What a memorable year it's been for Sister Florence Kinsela of Parkes, who turned 100 on August 28 this year.
One-hundredth birthdays don't happen too often and for two months the Sister of Mercy became a mini celebrity - five special celebrations were organised in her honour, and most would think at that age it'd be a little exhausting, but Sister Florence loved every minute of it.
With a luncheon with her Parkes Day VIEW Club friends on August 1, she enjoyed another gathering with neighbours at the Southern Cross Care units a week later, the Mercy Sisters put on a celebratory lunch at the Parkes Services Club on August 26, her younger sister Frances Charlton took her out on her actual birthday on August 28 and a family celebration involving 120 guests took place at the Parkes Bowling and Sports Club on September 3.
With this year also marking her 80th year as a Mercy Sister, a jubilee celebration and mass was organised on September 24 at the Holy Family Catholic Church.
Her luncheon with the Mercy Sisters was particularly special, which saw fellow nuns travel from across the Wilcannia-Forbes diocese.
Unknown to Sister Florence, Bishop Columba Macbeth-Green marched her in to the room as he played the bagpipes and sisters Christina Atkin from Lithgow and Jenny Rolls from Forbes blew bubbles around her as she circled the room.
Her sister Frances was present as was Father Barry Dwyer OAM.
At her family birthday celebration, the stage was filled with bouquets of flowers and almost a dozen cards and letters from Pope Francis, King Charles III, Prime Minister Anthony Albanese, the Governor General David Hurley, NSW Premier Chris Minns, the Deputy Leader of the Nationals Perin Davey, Member for Riverina Michael McCormack, Member for Orange Phil Donato, then Mayor Ken Keith OAM, and even from the Speaker of the NSW Legislative Assembly Greg Piper.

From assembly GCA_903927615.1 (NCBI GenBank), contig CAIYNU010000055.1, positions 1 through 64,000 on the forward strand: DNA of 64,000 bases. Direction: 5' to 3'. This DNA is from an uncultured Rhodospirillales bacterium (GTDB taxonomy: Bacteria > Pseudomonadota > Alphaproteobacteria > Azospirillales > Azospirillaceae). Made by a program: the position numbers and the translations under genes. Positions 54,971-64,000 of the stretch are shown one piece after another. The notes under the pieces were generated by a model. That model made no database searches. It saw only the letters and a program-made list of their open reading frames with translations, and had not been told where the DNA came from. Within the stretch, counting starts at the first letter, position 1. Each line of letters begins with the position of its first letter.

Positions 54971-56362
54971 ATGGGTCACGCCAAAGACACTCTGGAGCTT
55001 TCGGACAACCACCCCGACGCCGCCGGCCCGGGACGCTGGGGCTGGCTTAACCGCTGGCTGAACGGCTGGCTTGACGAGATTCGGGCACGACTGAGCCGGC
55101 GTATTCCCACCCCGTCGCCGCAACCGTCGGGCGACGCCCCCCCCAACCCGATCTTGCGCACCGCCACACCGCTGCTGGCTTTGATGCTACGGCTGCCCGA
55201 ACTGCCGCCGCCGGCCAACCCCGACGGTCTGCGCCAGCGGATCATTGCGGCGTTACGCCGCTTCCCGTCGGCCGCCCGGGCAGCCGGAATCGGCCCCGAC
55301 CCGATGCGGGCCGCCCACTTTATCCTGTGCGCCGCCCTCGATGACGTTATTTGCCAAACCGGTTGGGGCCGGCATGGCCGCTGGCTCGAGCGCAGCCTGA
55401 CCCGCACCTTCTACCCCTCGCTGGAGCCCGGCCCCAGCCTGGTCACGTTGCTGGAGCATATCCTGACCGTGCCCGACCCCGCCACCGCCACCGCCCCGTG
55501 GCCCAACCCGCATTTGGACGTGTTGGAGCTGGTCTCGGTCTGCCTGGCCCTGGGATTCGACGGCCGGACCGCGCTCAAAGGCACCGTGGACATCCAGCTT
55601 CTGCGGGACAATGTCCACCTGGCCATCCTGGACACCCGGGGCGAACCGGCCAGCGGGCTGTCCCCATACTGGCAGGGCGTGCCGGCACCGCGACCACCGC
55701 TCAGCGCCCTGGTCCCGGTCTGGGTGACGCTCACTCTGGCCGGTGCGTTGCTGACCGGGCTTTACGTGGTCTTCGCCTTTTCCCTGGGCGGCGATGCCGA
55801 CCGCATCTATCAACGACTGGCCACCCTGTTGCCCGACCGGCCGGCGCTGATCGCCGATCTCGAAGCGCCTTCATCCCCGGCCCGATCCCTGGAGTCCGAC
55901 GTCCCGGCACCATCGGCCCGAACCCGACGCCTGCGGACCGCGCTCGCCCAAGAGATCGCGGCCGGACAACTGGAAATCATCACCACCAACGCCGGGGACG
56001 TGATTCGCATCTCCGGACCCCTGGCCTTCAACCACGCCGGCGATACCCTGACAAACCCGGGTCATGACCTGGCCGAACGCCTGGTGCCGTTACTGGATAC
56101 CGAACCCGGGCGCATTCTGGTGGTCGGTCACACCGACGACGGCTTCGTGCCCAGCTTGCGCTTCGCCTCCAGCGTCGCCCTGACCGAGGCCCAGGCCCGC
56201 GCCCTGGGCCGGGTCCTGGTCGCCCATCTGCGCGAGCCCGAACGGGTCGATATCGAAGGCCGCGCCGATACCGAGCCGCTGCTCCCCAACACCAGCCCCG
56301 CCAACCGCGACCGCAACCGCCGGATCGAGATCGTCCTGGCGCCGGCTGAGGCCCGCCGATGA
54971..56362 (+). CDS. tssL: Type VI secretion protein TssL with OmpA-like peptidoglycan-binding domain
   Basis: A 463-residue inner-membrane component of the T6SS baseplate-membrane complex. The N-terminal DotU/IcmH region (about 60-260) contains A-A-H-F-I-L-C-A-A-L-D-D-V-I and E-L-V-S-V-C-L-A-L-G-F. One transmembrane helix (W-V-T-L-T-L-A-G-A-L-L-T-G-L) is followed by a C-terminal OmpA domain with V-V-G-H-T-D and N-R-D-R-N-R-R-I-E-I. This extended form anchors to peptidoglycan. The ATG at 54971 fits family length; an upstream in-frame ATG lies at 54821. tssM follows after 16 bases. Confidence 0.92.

Sister Florence also received a giant birthday card signed from members of the Wilcannia community, where she lived for 15 years.
There was also lots of photos, stories, letters, awards and newspaper articles on Sister Florence and the life she's lived hanging on the walls for all to read and look at.
It was quite the family reunion with many relatives not having seen each other for some 40 years.
Sister Florence is the fourth child of eight to parents Jack and Evy Kinsela who owned a small farm just outside of Parkes in Kinsela Lane called Spring Vale.
There are only three surviving siblings left - Sister Florence, Irene who is 98 and living at Southern Cross Village and Frances.
Their first cousins from Sydney Julie Gould and Glenys Johnson, who are the daughters of Edmund Kinsela - Jack's (Sister Florence's father) twin brother, attended the family celebration.
They have only been in one another's company a couple of times.
There was plenty of food to go around and following the cake cutting were some speeches.
Sister Florence's nephew asked her 'what she wanted to do with the rest of her life', to which she replied, "what I'm doing now until I'm not able to do it".